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Current achievements and future directions of hand prostheses controlled via peripheral nervous system

: Ciancio, A.L.; Cordella, F.; Hoffmann, K.-P.; Schneider, A.; Guglielmelli, E.; Zollo, L.


Bertolaso, M.:
The Hand. Perception, Cognition, Action
Cham: Springer International Publishing, 2017 (Studies in Applied Philosophy, Epistemology and Rational Ethics 38)
ISBN: 978-3-319-66880-2 (Print)
ISBN: 978-3-319-66881-9 (Online)
Book Article
Fraunhofer IBMT ()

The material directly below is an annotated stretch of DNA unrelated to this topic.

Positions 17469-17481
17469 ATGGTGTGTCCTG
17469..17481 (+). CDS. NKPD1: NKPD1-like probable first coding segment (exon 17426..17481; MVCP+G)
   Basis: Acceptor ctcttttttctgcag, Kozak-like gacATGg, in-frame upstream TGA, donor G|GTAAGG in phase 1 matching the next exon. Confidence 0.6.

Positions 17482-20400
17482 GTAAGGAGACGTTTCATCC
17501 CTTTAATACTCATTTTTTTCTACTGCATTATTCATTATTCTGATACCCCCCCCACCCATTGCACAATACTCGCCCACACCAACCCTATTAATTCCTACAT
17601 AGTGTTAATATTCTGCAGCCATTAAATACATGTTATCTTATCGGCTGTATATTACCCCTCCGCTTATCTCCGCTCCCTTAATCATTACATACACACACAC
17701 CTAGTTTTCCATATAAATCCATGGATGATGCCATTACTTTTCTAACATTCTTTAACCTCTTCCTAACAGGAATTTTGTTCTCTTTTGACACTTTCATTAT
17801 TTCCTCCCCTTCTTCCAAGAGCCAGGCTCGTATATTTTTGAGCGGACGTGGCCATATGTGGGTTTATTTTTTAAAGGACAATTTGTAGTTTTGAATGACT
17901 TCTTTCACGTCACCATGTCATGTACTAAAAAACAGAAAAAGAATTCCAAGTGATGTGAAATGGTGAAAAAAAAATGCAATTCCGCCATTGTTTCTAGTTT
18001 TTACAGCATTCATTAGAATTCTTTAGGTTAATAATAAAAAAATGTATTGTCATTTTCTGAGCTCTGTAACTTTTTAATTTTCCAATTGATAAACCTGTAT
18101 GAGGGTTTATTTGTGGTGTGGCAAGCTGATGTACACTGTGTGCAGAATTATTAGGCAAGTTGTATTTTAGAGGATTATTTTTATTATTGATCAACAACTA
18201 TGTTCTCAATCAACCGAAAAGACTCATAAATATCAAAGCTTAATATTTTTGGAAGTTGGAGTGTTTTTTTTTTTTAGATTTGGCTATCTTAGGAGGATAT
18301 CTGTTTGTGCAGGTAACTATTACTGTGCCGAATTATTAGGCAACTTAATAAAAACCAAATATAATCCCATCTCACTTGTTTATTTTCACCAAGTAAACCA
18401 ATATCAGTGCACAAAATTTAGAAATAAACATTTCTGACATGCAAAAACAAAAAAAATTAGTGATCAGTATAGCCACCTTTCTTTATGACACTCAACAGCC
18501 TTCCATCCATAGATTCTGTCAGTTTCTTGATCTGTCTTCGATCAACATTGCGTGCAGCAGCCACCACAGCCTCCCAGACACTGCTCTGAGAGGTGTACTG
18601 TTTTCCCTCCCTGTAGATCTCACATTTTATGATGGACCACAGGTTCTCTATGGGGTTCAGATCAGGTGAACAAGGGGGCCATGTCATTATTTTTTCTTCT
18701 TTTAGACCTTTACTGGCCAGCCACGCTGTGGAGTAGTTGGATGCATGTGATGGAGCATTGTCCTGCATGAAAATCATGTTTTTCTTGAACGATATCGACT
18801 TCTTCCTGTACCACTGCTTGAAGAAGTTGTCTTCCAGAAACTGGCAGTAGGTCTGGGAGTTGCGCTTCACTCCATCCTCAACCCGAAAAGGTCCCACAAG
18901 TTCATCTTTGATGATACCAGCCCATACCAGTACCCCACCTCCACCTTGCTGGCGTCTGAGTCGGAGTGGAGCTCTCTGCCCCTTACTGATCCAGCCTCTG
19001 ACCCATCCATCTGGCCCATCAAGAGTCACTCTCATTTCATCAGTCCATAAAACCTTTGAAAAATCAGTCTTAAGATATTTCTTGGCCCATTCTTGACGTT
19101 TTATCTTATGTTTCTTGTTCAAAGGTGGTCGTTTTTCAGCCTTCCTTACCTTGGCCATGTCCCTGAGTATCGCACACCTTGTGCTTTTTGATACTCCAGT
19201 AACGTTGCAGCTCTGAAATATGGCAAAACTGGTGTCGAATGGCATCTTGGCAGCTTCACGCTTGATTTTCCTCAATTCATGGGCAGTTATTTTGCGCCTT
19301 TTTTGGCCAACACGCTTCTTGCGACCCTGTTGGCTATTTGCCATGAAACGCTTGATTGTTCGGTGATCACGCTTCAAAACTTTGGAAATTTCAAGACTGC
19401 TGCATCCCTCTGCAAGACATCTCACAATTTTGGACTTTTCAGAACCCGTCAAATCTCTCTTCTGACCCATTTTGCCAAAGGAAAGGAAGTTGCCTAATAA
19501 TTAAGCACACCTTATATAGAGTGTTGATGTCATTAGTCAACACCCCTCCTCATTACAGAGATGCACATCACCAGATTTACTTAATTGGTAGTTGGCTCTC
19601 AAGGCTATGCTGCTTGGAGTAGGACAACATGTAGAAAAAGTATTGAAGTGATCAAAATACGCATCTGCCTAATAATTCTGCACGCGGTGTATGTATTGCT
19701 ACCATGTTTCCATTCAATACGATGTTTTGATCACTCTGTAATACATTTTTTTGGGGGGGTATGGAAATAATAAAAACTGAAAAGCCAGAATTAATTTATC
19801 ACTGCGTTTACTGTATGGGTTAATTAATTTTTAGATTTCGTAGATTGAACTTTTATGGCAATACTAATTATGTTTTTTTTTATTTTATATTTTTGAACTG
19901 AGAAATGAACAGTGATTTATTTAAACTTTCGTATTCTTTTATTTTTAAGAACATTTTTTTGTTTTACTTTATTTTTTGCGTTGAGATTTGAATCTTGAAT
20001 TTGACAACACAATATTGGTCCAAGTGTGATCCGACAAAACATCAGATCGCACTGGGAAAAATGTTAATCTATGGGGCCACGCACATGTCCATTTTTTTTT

The human hand is a powerful tool to feel and act on the environment and a very sophisticated means for physical and social interaction. This is why hand loss can be perceived as a devastating damage that changes people lifestyle. It causes a severe impairment for the amputees and can significantly alter their quality of life, since it affects personal and working fields by reducing the level of autonomy, the capability of performing activities of daily living (ADLs), and the capability to gesture and interact with other people. The upper-limb amputation involves almost 4000 people per year in Italy and about the 20% of amputations in USA. The relevance of the upper-limb loss in the international scenario motivates the flourishing research in the field of upper-limb prosthetics. This chapter intends to provide an overview on hand prostheses driven by non-invasive and invasive interfaces with the peripheral nervous system (PNS), taking into account technical aspects related to hand control, peripheral interfaces, and clinical features about the restoration of sensory feedback. The international scenario of off-the-shelf and on-the-shelf prosthetic hands is explored, and pros and cons of technologies are analyzed. This chapter is especially focused on the recent studies on the restoration of tactile perception in amputees through neural interfaces and first evidence on bidirectional hand control. Current achievements on this thorny topic are in-depth explained in this chapter and future directions are finally roughed out.